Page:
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Updated: November 30, 2012 02:00 IST

Shettar suggests three-point formula

Special Correspondent
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Jagadish Shettar
Jagadish Shettar

Chief Minister Jagadish Shettar on Thursday mooted a three-point formula for consideration to his Tamil Nadu counterpart Jayalalithaa, which, according to the State government and irrigation experts here, would provide a long-lasting solution to the vexed issue of sharing Cauvery waters among the riparian States, primarily Karnataka and Tamil Nadu.

It was the first meeting between the Chief Ministers of the two States in nearly 15 years, and Mr. Shettar and Ms. Jayalalithaa exchanged pleasantries and bouquets before beginning their discussions. As was evident, the two Chief Ministers had come prepared for the talks.

Sources in the State government told The Hindu that Ms. Jayalalithaa heard the suggestions put across by Mr. Shettar, but did not react. Her focus was primarily on the immediate release of water to save the ‘samba’ crop in Tamil Nadu.

Quick exit

The meeting, scheduled to last at least an hour, ended much earlier with Ms. Jayalalithaa making a quick exit. On behalf of the Karnataka government it was clarified that “it was not a walkout and Mr. Basavaraj Bommai (Minister for Water Resources) was at hand to see her off.”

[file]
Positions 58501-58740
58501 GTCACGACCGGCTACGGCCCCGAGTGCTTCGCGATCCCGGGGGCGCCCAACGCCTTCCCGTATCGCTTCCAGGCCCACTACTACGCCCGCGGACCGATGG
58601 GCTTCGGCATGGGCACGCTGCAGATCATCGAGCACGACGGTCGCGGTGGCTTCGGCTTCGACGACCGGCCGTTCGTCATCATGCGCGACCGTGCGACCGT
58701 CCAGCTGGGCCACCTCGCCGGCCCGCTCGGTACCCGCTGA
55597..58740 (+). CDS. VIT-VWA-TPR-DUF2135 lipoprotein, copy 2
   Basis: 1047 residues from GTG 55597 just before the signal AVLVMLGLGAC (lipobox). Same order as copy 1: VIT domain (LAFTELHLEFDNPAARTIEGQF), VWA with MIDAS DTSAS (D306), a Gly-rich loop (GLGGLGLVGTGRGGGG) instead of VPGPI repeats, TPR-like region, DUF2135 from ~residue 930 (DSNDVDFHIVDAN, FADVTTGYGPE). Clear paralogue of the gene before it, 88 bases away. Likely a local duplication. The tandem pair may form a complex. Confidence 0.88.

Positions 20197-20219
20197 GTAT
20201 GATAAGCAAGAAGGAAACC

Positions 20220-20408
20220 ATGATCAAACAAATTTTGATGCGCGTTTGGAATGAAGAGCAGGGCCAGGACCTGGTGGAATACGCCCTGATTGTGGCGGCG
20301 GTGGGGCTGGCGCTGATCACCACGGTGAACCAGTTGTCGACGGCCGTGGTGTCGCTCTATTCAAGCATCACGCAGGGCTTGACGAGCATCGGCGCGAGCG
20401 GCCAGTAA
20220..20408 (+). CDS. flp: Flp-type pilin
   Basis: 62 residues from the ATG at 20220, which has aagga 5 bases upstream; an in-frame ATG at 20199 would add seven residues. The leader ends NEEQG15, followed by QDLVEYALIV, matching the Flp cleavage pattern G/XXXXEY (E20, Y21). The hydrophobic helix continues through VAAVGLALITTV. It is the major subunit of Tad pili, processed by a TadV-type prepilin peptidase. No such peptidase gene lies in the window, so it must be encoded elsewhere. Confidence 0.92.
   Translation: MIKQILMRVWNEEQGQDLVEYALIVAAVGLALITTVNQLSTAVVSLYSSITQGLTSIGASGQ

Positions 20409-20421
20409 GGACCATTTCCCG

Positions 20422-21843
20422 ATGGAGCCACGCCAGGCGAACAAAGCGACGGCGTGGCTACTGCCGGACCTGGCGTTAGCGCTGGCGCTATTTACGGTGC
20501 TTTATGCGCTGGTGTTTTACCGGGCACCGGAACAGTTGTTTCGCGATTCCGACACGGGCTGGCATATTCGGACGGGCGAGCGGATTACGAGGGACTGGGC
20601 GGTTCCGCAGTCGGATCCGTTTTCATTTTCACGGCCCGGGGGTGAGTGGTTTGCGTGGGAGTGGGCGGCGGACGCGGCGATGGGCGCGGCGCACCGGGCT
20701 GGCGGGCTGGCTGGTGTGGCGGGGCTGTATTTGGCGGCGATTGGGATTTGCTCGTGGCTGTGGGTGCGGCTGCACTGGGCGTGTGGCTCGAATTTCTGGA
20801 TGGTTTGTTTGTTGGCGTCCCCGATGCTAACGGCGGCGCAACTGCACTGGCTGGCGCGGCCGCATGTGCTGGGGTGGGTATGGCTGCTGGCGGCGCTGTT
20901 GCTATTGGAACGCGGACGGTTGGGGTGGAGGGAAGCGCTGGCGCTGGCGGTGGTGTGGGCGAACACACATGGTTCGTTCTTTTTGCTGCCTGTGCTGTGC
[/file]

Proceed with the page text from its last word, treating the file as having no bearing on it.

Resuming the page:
After the meeting, Mr. Shettar said, “We should finalise a long-lasting solution away from the courts. The two States should come together and build reservoirs that can impound water when the river is in spate or when there are surplus flows. The sharing of waters of the Cauvery has remained a complicated problem, especially during the distress years, and we have to work out an amicable solution.”

“We must make use of this opportunity to see how both the States can find ways and means to overcome distress situations (which comes about once in four or five years). Building reservoirs in the reach below Shivanasamudram and Mettur can be a step forward in the interests of both the States. Such reservoirs can be used for storage in surplus years, regulation, power generation and other purposes. An expert committee can be set up with representatives of both States and the Central Water Commission to look into such a proposal and evolve an action plan, which can be implemented in a given time frame,” he said.

A committee of experts comprising farmers should also be constituted to implement disciplined agricultural practices in both States to prevent wastage of water. The plan could also be placed before the Union government for financial support. Further “a mediation committee of experts can be formed with representatives of both States to evolve a distress sharing formula”, he added.

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